Product packaging design can influence perception and, when done right, evoke an emotional response from buyers.
We’ve all waltzed down an aisle in Target, Starbucks hot in hand, perusing row after row of products neatly stacked on crowded shelves, scanning for something we don’t even know we’re looking for: the aesthetic connection. You know, that seemingly mindless attraction to a product because of its color, design, or appeal (we can’t be the only ones who’ve bought a product because the packaging was cool, right?).
Unpacking Product Packaging Design
We’ve covered the impact of colors in branding and the psychological triggers they bear, but what comes of their specific applications to product packaging design when combined with shape and texture? A trifecta of influence and association.
Color is often the very first thing people notice and the first thing they associate with certain products. For example, when you turn down an aisle of your local grocer or drug store to pick up a new tube of Colgate or Crest, you may find yourself gravitating to the block of color made up of individual products on the shelves before you even read a brand name. You associate the crimson red with Colgate and the iridescent blue with Crest. You know the products without needing to see any logos. Color speaks without words.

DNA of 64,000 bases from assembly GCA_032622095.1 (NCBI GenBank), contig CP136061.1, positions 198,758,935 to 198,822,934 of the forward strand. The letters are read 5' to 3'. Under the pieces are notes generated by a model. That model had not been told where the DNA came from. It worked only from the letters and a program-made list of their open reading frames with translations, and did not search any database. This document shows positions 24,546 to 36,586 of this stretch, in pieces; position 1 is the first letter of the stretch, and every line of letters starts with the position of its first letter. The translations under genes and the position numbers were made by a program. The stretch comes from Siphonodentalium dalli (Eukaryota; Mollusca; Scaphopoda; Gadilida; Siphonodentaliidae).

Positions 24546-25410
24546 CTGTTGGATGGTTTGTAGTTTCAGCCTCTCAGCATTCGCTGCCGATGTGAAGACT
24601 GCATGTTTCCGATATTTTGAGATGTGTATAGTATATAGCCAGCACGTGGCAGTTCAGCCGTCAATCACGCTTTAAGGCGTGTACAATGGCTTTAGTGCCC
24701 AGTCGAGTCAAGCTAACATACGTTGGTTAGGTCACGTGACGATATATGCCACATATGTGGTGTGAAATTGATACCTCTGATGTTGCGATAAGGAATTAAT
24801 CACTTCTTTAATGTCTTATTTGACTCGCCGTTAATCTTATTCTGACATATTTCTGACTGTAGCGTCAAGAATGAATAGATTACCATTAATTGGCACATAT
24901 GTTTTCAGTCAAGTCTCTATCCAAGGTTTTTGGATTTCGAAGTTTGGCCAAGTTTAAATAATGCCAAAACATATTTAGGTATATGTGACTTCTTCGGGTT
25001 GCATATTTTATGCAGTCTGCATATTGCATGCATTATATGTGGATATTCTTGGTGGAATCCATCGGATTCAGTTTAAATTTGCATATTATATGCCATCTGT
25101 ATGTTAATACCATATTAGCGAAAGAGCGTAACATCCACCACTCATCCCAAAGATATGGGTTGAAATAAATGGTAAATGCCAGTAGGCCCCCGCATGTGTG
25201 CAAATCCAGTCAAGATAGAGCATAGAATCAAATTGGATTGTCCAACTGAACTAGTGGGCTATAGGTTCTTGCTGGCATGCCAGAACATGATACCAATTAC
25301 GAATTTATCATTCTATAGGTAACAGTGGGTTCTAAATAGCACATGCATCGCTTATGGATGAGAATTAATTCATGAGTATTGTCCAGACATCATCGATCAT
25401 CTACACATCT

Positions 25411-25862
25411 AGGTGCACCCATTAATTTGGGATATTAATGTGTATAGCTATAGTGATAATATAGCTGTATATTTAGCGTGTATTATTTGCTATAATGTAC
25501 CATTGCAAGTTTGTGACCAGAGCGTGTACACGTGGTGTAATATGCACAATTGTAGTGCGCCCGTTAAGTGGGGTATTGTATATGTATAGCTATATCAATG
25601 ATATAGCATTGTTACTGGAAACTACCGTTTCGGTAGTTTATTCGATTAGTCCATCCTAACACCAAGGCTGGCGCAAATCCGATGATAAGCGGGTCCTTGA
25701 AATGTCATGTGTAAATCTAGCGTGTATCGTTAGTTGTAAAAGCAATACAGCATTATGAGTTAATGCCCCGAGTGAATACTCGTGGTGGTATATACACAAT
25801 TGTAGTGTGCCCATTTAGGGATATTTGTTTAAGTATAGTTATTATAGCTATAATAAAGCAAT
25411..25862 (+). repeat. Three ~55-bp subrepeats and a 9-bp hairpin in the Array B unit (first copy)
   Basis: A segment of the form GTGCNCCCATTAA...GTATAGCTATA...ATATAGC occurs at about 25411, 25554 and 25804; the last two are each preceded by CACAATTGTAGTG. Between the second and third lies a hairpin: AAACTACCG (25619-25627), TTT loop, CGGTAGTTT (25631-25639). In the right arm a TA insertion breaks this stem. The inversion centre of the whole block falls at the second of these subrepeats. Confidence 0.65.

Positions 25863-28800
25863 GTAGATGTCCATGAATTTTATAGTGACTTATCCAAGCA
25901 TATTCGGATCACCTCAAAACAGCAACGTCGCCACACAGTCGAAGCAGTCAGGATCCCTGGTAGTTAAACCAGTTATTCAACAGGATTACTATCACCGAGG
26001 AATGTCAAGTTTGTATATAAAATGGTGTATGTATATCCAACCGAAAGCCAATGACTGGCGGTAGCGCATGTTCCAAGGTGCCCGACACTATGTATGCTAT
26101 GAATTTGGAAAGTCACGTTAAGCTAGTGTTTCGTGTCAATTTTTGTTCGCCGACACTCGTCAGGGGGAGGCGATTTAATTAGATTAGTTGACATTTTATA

Color also plays an important role on our impression and emotional response to product packaging. It can subtly impart a message and inform a buyer of what lies on the other side of the package. Consider the color associations and connotations you want consumers to have of your product. How do the colors you use attract and inform a customer while reflecting your brand image and identity?
The shape of a product’s packaging can also have significant sway on perception. From a product’s bottle or jar to the box that it comes in, shape, too, can speak without words. Where color can have its limits, as thousands of brands employ all different hues that make up the spectrum, shape has potential to be a unique identifier for your product and brand.
Combined with color, a distinct product shape can be instantly recognizable—something brands should always strive for in their product packaging design. Shape can also elicit emotional responses.
Sharp lines and edges may be perceived as strong, tough, modern, or masculine, while rounded, curvy lines or shapes may be perceived as softer or more feminine.
Don’t count out the tactile experience a customer has when they pick up a product from the shelf. The texture of product packaging can influence the impression of the product itself—especially for first-time buyers.
Thicker, textured packaging may impress on some people a higher quality product. Thinner, sleeker options might echo your company’s commitment to sustainable, low-waste packaging. When determining what works for your product, think about your intentions and the impression you wish to leave your potential customers with. What does your brand feel like? How can you reflect that in the packaging for your products?
Color, shape, and texture have endless potential to work together to communicate a message to consumers. They can attract and inform and even influence a buyer’s decision about the contents that lay within. What message do you want to send?